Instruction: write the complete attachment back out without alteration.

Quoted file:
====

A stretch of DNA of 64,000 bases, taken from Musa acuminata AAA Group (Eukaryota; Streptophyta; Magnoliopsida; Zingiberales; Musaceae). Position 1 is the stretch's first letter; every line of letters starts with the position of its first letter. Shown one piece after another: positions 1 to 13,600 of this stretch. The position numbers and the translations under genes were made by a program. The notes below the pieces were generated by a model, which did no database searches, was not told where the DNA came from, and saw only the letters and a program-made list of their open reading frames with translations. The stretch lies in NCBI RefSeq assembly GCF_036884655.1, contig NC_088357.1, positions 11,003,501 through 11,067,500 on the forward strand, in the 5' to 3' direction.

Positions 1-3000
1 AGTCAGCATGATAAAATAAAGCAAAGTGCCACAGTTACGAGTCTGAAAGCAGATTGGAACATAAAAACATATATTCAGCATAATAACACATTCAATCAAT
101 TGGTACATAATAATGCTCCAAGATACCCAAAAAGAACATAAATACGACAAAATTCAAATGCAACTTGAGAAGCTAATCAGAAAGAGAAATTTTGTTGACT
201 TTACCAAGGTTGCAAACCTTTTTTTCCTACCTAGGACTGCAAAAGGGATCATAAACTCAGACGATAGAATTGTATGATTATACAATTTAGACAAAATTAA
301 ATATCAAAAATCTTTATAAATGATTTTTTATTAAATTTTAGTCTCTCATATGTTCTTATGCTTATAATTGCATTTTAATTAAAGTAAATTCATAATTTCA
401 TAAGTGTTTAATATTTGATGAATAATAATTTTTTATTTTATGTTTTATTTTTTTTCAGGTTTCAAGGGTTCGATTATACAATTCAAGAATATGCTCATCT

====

A stretch of DNA of 64,000 bases, taken from Musa acuminata AAA Group (Eukaryota; Streptophyta; Magnoliopsida; Zingiberales; Musaceae). Position 1 is the stretch's first letter; every line of letters starts with the position of its first letter. Shown one piece after another: positions 1 to 13,600 of this stretch. The position numbers and the translations under genes were made by a program. The notes below the pieces were generated by a model, which did no database searches, was not told where the DNA came from, and saw only the letters and a program-made list of their open reading frames with translations. The stretch lies in NCBI RefSeq assembly GCF_036884655.1, contig NC_088357.1, positions 11,003,501 through 11,067,500 on the forward strand, in the 5' to 3' direction.

Positions 1-3000
1 AGTCAGCATGATAAAATAAAGCAAAGTGCCACAGTTACGAGTCTGAAAGCAGATTGGAACATAAAAACATATATTCAGCATAATAACACATTCAATCAAT
101 TGGTACATAATAATGCTCCAAGATACCCAAAAAGAACATAAATACGACAAAATTCAAATGCAACTTGAGAAGCTAATCAGAAAGAGAAATTTTGTTGACT
201 TTACCAAGGTTGCAAACCTTTTTTTCCTACCTAGGACTGCAAAAGGGATCATAAACTCAGACGATAGAATTGTATGATTATACAATTTAGACAAAATTAA
301 ATATCAAAAATCTTTATAAATGATTTTTTATTAAATTTTAGTCTCTCATATGTTCTTATGCTTATAATTGCATTTTAATTAAAGTAAATTCATAATTTCA
401 TAAGTGTTTAATATTTGATGAATAATAATTTTTTATTTTATGTTTTATTTTTTTTCAGGTTTCAAGGGTTCGATTATACAATTCAAGAATATGCTCATCT